Essential Ingredients to Effective Project Proposals
A project proposal that is effective will convert and contribute easily, catch the attention of decision-makers, and make the right impact. Effective project proposals are based on a thorough and complete understanding of the issue at hand.
Situation or “status”
Complex situations that are related to opportunities, threats and strengths; or, in other words, an extension of “status”.
Clear statements that define the problem and the needs and requirements. Usually the “what”
Solution hypothesis is the “going in” position that includes potential benefits and features. It also incorporates the “why”. This metric also includes an explanation of the advantages of a particular proposal over others.
Scope, Objectives, and Goals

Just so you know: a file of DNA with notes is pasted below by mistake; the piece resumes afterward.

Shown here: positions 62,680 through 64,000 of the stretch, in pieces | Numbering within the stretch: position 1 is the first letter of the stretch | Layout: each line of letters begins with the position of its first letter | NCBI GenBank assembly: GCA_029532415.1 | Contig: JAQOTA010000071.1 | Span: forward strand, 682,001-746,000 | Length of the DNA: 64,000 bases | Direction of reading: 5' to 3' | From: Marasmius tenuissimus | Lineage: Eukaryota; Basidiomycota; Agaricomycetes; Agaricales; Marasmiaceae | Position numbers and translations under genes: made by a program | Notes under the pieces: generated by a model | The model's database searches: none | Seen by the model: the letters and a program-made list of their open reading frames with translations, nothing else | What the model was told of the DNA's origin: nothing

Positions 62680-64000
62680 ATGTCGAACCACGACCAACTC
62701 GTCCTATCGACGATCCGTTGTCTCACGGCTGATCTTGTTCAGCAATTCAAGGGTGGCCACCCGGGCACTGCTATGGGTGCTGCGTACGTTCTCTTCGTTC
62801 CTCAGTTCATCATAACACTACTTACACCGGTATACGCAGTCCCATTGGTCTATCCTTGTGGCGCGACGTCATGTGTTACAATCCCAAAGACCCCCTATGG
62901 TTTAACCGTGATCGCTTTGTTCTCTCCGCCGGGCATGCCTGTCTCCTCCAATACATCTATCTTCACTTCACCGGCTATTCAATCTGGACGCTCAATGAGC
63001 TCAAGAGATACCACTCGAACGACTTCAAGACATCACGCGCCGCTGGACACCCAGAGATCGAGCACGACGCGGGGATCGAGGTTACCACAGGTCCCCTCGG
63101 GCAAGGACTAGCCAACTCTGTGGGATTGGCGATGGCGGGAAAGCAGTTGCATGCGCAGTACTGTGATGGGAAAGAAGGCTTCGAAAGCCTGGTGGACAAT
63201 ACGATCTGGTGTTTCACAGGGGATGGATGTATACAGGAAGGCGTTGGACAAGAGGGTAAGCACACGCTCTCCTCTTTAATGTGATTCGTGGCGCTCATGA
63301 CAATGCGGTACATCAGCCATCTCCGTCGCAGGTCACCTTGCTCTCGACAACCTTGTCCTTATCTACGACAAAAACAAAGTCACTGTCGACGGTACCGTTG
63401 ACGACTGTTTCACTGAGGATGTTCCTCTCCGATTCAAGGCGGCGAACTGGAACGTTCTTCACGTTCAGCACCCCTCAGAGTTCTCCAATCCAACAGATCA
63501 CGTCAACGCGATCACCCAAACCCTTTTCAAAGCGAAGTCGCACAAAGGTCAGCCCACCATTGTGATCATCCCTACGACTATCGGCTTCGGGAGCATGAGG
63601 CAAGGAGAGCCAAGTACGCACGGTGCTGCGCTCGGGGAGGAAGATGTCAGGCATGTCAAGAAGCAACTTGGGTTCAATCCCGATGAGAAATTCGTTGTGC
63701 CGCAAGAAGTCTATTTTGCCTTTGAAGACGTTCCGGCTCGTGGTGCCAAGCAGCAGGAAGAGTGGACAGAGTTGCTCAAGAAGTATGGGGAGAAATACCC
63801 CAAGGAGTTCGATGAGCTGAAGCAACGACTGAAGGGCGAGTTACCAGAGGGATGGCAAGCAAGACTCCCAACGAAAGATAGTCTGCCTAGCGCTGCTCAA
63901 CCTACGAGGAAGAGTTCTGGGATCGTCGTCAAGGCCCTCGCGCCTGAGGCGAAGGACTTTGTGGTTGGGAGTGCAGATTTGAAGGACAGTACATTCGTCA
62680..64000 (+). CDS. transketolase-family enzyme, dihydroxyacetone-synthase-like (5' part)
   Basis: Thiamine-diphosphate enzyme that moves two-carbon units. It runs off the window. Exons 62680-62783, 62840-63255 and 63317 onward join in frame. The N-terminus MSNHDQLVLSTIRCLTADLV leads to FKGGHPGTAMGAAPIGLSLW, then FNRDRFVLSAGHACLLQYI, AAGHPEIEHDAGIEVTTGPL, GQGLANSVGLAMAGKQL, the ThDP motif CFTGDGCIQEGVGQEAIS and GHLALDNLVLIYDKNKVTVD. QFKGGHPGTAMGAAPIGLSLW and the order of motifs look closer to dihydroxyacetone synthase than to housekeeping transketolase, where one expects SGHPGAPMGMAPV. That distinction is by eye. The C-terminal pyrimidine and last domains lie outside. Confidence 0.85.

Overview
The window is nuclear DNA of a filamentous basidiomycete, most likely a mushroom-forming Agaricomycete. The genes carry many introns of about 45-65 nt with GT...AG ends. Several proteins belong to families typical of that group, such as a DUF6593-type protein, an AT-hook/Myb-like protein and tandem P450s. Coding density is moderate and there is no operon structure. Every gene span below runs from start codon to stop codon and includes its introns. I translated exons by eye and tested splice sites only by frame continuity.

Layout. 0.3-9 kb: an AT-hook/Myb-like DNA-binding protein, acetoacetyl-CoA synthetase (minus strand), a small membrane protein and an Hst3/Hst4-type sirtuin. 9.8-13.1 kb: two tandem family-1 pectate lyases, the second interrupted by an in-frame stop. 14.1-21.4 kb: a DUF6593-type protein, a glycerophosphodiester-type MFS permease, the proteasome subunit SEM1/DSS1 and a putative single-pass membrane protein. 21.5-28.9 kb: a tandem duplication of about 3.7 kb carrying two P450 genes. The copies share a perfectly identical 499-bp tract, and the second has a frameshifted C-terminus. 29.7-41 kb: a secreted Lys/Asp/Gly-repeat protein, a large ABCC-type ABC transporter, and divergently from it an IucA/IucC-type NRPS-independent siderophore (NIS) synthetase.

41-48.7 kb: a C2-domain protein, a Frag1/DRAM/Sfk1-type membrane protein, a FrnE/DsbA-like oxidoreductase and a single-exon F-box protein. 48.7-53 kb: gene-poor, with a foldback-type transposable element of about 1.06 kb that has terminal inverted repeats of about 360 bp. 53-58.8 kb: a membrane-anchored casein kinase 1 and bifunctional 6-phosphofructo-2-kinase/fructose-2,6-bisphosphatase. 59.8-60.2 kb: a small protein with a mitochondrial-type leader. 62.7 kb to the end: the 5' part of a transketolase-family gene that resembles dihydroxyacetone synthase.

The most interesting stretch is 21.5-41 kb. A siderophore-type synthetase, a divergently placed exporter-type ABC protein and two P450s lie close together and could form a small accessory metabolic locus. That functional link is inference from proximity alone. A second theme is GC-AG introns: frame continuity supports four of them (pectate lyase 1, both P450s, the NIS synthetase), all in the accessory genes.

The project scope is usually a broad statement that addresses both the problem and the solution hypothesis. It defines the boundaries of what the solution hypothesis covers and excludes. The project is often divided into phases such as analysis, planning and design, construction, enhancements and maintenance. The scope can be used to define the overall project or phases within it. However, objectives are general statements that define the direction of a project. Goals are specific results that must be achieved by the project. There should be no more than seven objectives, or no less than three. Approach is a written narrative supported by statistics, facts and metrics. It is supported by a self-explanatory plan that outlines how goals and objectives will be achieved. This work plan breaks down all activities into segments, phases, and tasks, with associated schedules, work days, and resource estimates. Resources include human skills, equipments, and materials. While the work plan is well supported by the assumptions for quality assurance reviews, availability of resources, sign-offs and schedules can be defined over time in the form of securely loaded milestones/activities. A work plan can help you determine the right critical path. Expected Results and Deliverables Clearly define the results and end-deliverables for intermediate milestones. Include statements of benefits, features and quality standards. If the project is a part of a larger program or a phase, a deliverable should be used as the plan for the next phase. Beyond the deliverables, it is important to clearly define the expected results. For example, the learning and experience gained by the project team or the positive impact on the entire organization. Governance The roles, responsibilities and structure of the project should be clearly defined. This includes the beneficiaries, advocates, sponsors, project managers, the organization in the team, and the steering committee. It is also important to define the approach to quality assurance reviews, progress reports, audits, signoffs, and approvals. Costs Project costs are usually based on deliverables and governance. They should be presented with allowances for unplanned activities and performance variances. All costs must be presented as estimates based on the assumptions made in the approach. These costs should not be attributed to downstream work phases. Instead, they should be regarded as approximations in relation to future refinements. Call for Action: This is a description and linkage of the following steps and schedules.